Maybe I should rewrite the question in a different way!

What would be the CDF of the above numbers?

Hi lina2401,

It depends on what you mean by "the CDF." A CDF, as has been pointed out, is a function. You supply the value of x (a single observation from a distribution X), and the CDF gives you p(X<=x), i.e., the proportion of scores that are less than or equal to x, i.e., the probability of a single random observation from X being less than or equal to x. In that sense, "find the CDF" could simply mean "calculate p(X<=x) for each x".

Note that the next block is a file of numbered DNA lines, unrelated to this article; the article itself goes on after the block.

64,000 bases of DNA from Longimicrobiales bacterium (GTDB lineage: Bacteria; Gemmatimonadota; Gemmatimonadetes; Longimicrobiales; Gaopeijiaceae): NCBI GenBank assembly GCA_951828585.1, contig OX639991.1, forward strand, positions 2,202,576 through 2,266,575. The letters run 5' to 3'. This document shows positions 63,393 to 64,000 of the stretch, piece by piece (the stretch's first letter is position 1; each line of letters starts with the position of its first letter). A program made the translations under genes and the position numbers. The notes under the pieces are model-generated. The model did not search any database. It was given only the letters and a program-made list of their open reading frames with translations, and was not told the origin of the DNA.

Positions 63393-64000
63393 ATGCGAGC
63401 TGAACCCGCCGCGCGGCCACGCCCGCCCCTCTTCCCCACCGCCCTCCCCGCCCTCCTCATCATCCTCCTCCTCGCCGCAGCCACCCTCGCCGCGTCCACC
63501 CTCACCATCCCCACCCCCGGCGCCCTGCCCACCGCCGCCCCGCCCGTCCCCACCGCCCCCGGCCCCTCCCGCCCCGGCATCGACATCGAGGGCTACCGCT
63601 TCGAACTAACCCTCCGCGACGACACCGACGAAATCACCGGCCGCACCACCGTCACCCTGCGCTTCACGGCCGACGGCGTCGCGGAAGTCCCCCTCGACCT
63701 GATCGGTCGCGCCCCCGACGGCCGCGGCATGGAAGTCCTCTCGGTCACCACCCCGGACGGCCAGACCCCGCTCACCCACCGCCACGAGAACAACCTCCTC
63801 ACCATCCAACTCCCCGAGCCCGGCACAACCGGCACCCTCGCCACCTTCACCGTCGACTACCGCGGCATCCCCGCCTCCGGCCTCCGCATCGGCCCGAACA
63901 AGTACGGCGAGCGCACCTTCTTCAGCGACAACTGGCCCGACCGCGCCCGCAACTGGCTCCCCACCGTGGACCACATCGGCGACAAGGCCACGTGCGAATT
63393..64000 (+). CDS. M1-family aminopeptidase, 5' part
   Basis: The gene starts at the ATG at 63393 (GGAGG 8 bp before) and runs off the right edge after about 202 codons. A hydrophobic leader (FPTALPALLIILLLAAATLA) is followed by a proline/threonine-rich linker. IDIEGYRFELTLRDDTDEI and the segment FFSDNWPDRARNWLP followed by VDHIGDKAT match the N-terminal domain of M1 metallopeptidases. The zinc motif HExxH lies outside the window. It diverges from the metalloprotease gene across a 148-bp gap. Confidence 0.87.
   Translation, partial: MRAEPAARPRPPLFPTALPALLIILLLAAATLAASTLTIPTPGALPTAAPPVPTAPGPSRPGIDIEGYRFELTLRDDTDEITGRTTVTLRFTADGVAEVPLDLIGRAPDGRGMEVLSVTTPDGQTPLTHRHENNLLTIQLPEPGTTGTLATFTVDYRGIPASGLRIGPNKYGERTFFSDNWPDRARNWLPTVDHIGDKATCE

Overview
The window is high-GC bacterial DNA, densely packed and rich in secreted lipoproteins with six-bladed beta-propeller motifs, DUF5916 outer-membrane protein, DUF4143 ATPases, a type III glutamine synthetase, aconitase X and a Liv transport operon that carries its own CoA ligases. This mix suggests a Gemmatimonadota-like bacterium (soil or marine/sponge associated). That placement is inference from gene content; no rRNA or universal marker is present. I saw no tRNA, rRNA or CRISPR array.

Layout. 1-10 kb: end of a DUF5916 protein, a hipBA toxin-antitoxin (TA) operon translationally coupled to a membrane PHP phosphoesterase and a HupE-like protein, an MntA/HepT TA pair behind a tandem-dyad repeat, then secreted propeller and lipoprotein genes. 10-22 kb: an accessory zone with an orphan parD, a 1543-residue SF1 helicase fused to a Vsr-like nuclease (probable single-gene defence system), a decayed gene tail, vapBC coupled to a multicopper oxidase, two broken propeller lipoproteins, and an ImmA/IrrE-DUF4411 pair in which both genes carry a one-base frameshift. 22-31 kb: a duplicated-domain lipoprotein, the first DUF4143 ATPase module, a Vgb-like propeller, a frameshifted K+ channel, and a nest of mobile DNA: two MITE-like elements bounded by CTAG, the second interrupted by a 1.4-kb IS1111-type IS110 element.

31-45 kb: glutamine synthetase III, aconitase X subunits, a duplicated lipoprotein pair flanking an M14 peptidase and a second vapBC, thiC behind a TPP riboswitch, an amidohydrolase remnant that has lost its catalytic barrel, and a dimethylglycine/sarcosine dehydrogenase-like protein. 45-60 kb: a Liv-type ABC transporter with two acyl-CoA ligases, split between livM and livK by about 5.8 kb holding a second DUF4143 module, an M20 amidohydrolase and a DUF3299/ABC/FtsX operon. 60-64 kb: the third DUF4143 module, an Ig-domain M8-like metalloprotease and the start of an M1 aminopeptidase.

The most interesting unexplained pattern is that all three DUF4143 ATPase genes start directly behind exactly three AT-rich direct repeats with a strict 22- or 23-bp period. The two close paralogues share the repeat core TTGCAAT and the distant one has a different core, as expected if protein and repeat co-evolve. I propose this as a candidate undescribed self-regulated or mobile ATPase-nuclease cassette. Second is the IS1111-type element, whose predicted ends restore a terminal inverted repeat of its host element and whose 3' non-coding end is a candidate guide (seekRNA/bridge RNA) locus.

If, on the other hand, by "find the CDF" you mean you want to identify what distribution these values come from, that's a much more complicated issue. For that, you'd need to consider the nature of the data, consider running some goodness-of-fit tests for different distributions, examine quantile reference plots, etc.